Phillies slugger Ryan Howard reached a tremendous personal plateau on Saturday, becoming the second-fastest player to ever hit 300 home runs, accomplishing the feat in just 1,093 games.
His momentous, towering drive fell high against the ivy in centerfield, just like so many of his round-trippers have before.
For Howard, it has been a nine-year career of dominance to this point, slowed slightly by injuries, but nonetheless something truly remarkable. How remarkable? Let’s take a look at some of the numbers associated with Howard’s first 300 homers.
It started on Sept. 11, 2004, at Shea Stadium. Met’s pitcher Bartolome Forunato left a pitch in a bad location, and received a less than fortunate response from the slugger. It was the first home run of Howard’s career, and boy, did it get the ball rolling.
After hitting 22 home runs in his 2005 Rookie-of-the-Year season, Howard established himself as the premier longball hitter in the MLB in 2006. In April, he became the first person to ever hit a ball into Ashburn Alley-a feat he would accomplish several more times-and in June, he became the first person to hit a ball into the third deck in right field at Citizen’s Bank Park. Impressive. He would hit four homers that year longer than 450 feet, and to this day in 2012, he has hit 15 of them just as long or longer.
Howard finished his second year with an MVP award and 58 home runs, which is the most ever by a second-year player and tenth most all-time in one season. Three of those 58 came in one game, and all three of those came off Atlanta’s Tim Hudson. Fitting, because the Braves are the team Howard has homered against the most, with his 300th homer against them on Saturday being the 42nd of his career against Atlanta. Also fitting that it happened in September, the month in which Howard has hit 64 home runs.
By the way, he hit an extra 23 big flies in 2006 if you count the exhilarating home run derby show he put on, winning with a 440-foot bomb with one out remaining in Pittsburgh.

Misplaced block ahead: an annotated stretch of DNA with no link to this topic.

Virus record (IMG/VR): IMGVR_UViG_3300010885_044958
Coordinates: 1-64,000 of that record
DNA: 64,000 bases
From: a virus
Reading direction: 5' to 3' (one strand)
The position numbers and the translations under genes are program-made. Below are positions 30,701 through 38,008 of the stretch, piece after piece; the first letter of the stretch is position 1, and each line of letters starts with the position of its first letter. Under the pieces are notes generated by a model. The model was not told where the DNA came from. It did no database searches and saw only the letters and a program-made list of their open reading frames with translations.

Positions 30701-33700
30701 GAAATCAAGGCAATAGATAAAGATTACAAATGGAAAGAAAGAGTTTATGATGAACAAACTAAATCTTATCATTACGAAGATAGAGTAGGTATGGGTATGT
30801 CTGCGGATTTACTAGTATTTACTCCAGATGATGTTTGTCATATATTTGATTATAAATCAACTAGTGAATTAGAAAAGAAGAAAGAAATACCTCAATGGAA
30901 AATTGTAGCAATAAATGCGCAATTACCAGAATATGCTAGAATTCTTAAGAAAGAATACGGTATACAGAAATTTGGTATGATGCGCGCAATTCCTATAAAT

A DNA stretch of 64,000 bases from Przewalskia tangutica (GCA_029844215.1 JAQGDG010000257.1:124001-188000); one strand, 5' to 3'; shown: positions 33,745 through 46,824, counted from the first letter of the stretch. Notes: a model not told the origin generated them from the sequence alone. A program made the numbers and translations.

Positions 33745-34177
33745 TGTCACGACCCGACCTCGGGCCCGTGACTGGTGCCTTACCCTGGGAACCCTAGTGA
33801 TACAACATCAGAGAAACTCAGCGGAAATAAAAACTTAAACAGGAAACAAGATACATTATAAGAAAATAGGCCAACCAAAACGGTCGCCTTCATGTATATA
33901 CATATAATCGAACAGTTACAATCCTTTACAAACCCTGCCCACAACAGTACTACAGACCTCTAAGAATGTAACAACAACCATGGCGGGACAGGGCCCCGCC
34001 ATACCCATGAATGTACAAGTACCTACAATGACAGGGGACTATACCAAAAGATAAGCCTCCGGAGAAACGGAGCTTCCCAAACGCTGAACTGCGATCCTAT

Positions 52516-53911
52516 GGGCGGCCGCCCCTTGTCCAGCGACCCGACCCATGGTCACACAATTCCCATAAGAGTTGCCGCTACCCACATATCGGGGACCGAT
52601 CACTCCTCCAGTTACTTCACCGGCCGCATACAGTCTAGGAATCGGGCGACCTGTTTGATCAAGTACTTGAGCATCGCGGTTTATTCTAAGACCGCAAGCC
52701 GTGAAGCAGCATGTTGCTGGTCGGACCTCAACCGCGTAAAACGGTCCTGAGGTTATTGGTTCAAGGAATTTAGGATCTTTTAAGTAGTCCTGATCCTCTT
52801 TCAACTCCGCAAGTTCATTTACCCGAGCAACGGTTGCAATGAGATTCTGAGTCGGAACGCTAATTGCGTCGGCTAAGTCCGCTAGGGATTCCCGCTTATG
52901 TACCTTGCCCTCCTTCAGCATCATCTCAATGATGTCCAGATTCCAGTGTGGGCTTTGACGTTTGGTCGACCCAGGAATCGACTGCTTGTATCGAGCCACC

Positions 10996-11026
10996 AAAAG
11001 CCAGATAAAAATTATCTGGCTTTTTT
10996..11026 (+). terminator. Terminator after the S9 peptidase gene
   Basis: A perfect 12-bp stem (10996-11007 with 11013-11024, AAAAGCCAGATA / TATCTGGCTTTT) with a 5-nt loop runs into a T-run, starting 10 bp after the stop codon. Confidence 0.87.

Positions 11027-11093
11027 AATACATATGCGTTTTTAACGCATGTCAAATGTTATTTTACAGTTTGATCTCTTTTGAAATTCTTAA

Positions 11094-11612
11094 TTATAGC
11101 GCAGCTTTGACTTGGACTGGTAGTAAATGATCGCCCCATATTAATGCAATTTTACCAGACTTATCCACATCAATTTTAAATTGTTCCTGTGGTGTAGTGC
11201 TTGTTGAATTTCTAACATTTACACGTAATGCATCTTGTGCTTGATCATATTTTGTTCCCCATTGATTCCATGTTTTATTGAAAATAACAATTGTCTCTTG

Over the next year he climbed his way to 100 career homers- the 100th being a 505-foot shot off Aaron Harang on June 27, 2007-and was the fastest player in terms of games played to do so. Then he was the fastest to 150, 200, 250, and he finally lost to Hall of Famer Ralph Kiner at 300, accomplishing the milestone in just six games more.
His place in Phillies history is secure. Only four Phillies have ever hit 250 home runs. Pat Burrell, Del Ennis, Howard, and Mike Schmidt, who is the only man standing in Howard’s way with 548 career blasts.
As the years went by, the home runs kept coming. In 2007 he hit 47, then 48 in ’08 and 45 in ’09. The next three years were “slow years” with just 31 and 33 and 14 (due to injury), but still his 162 game average is at 44 home runs and 136 RBI.
He has hit 226 home runs off righties, and significantly fewer against southpaws (74), although three of his last four home runs to this date in 2012 have been off lefties, including No. 300. Oh, and those last four homers he has hit came in four straight games, one shy of the team record.
He has hit more than one home run in a game 28 times, and has even done it in the World Series-in game 4 of the 2008 Fall Classic against Tampa Bay. He has eight total postseason homers as well, which is third most in Phillies history.
How about those who say Howard’s bombs come only when the team is down by a lot or up by a lot and that he is not clutch?
He has four walk-off home runs, 35 that tied the game and 113 that put the team ahead. So almost half of his home runs either tied or gave the Phillies the lead, not even counting the ones that helped pull them closer in already close games.
And he is no stranger to perhaps the most impressive home run of all: the grand slam. Yeah, Howard has 12 of those in his career, which is second in the N.L. to Carlos Lee’s 17 and the most in Phillies history.
He doesn’t seem to care if he is away from home either. His numbers are practically identical: 151 homers at home, and 149 on the road.
What is crazy about these numbers is that they are a sample of nine seasons. Who knows what he can do if he can play another five or six, or what he would have done if had not been injured the last few years.
Hitting 300 homers is no easy task, and doing it in just over 1,000 games is absurd. So pay attention to Howard over the next few seasons. He may be slower and he may strike out more, but he can still hit ’em with the best of them and that won’t change any time soon.
Kenny Ayres is a third-year student majoring in communication studies with a journalism minor. He can be reached at KA739433@wcupa.edu.